It was in the wake of the failure of SAARC that India decided to “Look-East” as India already had deep-seated cultural, religious and political links with the Southeast Asian countries. But there were many factors which impeded India’s efforts in this process. The ASEAN countries were pro-West in their outlook and projected Vietnam as their common threat as opposed to India’s views on Vietnam and Cambodia. The booming economies of the Southeast Asian countries also attracted India. ASEAN was also on the lookout for new partners and untapped markets. The break-up of the erstwhile Soviet Union, its withdrawal from Cam Ranh Bay and the American withdrawal from the Subic Bay naval base created a security vacuum in the region. India’s close relations with the Soviet Union acted as a dampener. India’s position on the Soviet presence in Afghanistan and the recognition given to the Heng Samarin regime in Cambodia also hindered the development of close ties with ASEAN. However, India ultimately succeeded in becoming a sectoral- dialogue partner of the ASEAN in 1992 and a full-dialogue partner in 1996. The other full dialogue partners are: Australia, Canada, China, the European Union, Japan, New Zealand, the Republic of Korea, Russia and the US. With the inclusion of Myanmar, India and ASEAN now share a 1,600-km land border. Despite the economic crisis that plagued the region in the late 1990’s, Indo-Asean relations have been continuously on the upswing2.

India’s Look East Policy

India’s notable presence in the global arena can be evidently discerned from its dynamic foreign policy orientation as well as from a number of enterprising collaborative ventures with other nations. In the early nineties the then Indian Prime Minister P.V.Narsimha Rao initiated a new chapter as the ‘Look-East Policy’ in Indian foreign policy paradigm. The Look-East Policy portrays a strategic shift in India’s vision of the world and India’s position in the rapidly developing global economy. Since the time of inception of the Policy India and ASEAN (Association of South East Asian Nations) have embarked upon multiple bilateral, regional and sub-regional initiatives for the flourishing pursuit of the Policy3.

The Look East Policy of India, framed by the Narasimha Rao government in the early nineties, is a substantial manifestation of India’s focused foreign policy orientation towards South East Asia; an immensely resourceful and flourishing region. The economy of South East Asia is a virtually untapped market which is up for grabs by major regional economic entities such as India, China, Europe or the USA. India’s compatibility with the South East Asian countries with regard to better regional cooperation lies in the fact of its abstinence from exhibiting hegemonistic ambitions, making it more benign towards South East Asia. The camaraderie between India and South-East Asia is clearly visible through the dynamic persuasion of India’s Look-East Policy. India and ASEAN reciprocally have embarked upon a number of initiatives for rejuvenating their ties in multiple areas. Frequent tête-à-tête from both the sides promulgates better implementation of the Policy. The improving intensification of economic linkages with ASEAN has inspired India to enter into the second phase of its Look-East Policy. Phase 2 is the deviation from complete economic issues to the broader agenda involving security cooperation, actively constructing transport corridors and erecting pillars of linkages and connectivity. This phase of India’s Look-East Policy renders ample relevance to the development of its North-Eastern Region because of its geographical proximity to South-East Asia. The North-Eastern tip of India consisting of contiguous seven sister states- Arunachal Pradesh, Assam, Manipur, Meghalaya, Mizoram, Nagaland, Tripura and the state of Sikkim – constitutes a unique narrow passageway connecting the Indian subcontinent to East and South-East Asia and acts as a crucial corridor for human migration between these areas. The North-East region because of its favourable geographic location, cradled by the Himalayas in the north , Bay of Bengal in the south and flanked by 5 Asian countries- Nepal, Bhutan, China, Myanmar and Bangladesh, acts as a gateway to South-East Asia. There are ample possibilities for North-East India to reap benefits from India’s thriving relations with South East Asia as the process of globalisation provides the countries with the opportunities to grapple with cross-market accessibility and enabling them alleviate their poverty and economic backwardness4.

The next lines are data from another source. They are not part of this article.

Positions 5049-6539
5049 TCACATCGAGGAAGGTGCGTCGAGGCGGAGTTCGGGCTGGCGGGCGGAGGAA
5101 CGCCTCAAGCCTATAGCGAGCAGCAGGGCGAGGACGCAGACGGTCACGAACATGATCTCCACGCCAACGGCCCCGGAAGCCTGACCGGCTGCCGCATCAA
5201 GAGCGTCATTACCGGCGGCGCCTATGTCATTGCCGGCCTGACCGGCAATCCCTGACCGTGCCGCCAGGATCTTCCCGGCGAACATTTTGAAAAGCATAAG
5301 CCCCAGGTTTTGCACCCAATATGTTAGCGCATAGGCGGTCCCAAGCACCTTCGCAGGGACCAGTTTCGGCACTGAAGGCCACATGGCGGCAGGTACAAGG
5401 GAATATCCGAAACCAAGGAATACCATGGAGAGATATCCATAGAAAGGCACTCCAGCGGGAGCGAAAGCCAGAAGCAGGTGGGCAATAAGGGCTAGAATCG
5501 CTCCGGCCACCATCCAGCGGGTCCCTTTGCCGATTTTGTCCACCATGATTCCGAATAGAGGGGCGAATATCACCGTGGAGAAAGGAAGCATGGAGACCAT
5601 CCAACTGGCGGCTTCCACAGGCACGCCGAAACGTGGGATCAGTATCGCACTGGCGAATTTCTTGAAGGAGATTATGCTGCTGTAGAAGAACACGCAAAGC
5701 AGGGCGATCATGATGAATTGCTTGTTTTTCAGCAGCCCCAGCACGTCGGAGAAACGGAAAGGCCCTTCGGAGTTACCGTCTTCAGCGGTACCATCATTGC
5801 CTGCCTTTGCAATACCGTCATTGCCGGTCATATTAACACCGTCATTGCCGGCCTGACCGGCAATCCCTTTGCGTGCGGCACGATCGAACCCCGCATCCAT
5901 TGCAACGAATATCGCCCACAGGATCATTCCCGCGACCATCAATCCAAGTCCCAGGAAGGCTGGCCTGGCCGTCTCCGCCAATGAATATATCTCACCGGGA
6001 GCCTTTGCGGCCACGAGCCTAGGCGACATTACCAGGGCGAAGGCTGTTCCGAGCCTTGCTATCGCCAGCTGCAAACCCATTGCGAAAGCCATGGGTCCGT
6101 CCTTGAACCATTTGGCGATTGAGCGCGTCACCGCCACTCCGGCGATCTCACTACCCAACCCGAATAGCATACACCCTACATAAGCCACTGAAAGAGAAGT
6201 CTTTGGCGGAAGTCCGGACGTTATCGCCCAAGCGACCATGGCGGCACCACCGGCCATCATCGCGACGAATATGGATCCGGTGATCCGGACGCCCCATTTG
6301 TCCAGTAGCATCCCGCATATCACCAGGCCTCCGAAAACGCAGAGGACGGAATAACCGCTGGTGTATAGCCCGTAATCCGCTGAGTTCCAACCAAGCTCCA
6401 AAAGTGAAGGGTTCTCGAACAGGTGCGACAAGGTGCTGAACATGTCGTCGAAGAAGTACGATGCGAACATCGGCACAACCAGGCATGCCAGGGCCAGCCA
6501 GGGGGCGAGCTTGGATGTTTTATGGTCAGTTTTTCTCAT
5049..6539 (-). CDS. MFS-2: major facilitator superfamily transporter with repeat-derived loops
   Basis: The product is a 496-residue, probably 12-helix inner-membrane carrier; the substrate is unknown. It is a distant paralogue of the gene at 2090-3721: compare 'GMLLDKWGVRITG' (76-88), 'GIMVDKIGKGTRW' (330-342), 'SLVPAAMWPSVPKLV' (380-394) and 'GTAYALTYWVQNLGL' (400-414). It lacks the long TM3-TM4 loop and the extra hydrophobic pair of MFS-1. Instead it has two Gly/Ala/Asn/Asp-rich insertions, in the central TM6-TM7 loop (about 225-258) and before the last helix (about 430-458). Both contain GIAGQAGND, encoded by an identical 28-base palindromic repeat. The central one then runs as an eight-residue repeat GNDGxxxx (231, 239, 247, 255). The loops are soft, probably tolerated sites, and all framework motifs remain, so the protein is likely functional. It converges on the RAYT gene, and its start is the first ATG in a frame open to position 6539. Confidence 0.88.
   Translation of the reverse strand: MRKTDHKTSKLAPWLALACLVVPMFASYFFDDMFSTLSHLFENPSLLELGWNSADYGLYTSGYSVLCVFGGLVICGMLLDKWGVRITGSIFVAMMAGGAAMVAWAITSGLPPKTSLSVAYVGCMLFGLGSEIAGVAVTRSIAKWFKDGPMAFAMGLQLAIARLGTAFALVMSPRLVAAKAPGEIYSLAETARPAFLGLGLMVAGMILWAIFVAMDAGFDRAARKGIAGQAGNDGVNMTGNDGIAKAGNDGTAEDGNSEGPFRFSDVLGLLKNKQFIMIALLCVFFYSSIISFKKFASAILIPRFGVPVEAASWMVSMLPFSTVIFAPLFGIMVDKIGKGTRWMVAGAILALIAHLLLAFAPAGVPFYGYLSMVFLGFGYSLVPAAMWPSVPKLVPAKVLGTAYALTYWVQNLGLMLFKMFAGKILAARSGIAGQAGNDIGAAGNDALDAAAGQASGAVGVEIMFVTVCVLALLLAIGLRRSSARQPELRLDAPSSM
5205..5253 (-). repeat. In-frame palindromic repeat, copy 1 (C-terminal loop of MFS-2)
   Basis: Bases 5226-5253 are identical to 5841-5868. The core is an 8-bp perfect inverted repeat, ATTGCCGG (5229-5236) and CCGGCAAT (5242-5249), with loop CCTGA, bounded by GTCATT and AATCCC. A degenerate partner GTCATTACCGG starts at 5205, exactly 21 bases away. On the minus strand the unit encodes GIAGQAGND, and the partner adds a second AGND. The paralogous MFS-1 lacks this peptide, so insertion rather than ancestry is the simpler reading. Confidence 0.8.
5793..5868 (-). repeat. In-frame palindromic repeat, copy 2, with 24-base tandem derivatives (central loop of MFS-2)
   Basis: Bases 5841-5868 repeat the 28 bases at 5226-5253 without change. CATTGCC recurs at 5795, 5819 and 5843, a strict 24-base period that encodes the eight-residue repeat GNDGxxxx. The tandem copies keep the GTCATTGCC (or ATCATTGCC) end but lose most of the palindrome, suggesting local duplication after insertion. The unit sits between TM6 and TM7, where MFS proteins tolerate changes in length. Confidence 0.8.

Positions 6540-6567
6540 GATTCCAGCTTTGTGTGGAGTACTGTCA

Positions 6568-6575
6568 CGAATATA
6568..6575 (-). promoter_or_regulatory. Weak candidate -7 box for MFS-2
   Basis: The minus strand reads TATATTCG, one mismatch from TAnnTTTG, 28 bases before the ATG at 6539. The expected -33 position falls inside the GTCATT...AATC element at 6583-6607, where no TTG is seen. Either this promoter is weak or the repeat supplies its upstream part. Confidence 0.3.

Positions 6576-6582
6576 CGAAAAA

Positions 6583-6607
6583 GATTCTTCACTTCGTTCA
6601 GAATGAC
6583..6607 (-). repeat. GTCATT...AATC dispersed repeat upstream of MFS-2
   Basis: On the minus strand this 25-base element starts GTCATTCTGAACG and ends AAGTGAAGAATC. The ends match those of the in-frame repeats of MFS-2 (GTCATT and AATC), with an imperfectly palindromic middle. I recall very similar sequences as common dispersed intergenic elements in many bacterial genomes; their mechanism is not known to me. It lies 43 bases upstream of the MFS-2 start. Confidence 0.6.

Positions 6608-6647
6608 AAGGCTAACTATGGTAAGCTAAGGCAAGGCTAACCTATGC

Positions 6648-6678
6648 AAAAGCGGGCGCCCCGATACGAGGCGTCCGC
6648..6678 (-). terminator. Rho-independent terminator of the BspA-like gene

The Look-East Policy is being embarked upon with the presupposition that the improving trade ties between India and ASEAN will certainly elevate the North- East out of the menace of insurgency, poverty and economic backwardness. The Look-East Policy is expected to usher in a new era of development for the North East through network of pipelines, connectivity, communication and trade.

The ASEAN-India car rally of 2003 was a notable initiative undertaken by the Indian government to emphasise on the geographic proximity between North-East India and South-East Asia. Moreover, India has undertaken some bilateral and multilateral projects for boosting connectivity between the North-East and South East Asia. The important ongoing and potential infrastructure projects in this regard are Moreh-Tamu-Kalewa Road, India-Myanmar-Thailand Trilateral Highway, Trans Asian Highway, India- Myanmar rail linkages, Kaladan Multimodal project, the Stilwell road, Myanmar-India-Bangladesh gas or oil pipeline, Tamanthi Hydroelectricity project and optical fiber network between North East India and South East Asia5.But certain obstacles like lack of infrastructural development, absence of enthusiastic response from local people, frequent insurgencies, poor governance in the states, the easy availability of arms and weapons from across the international border to be utilised in armed movements and criminal activities impede increased relations between North-East India and South East Asia. Moreover, the geographic location of the North-Eastern region makes it more vulnerable to be the core of hostility with massive negative outcomes.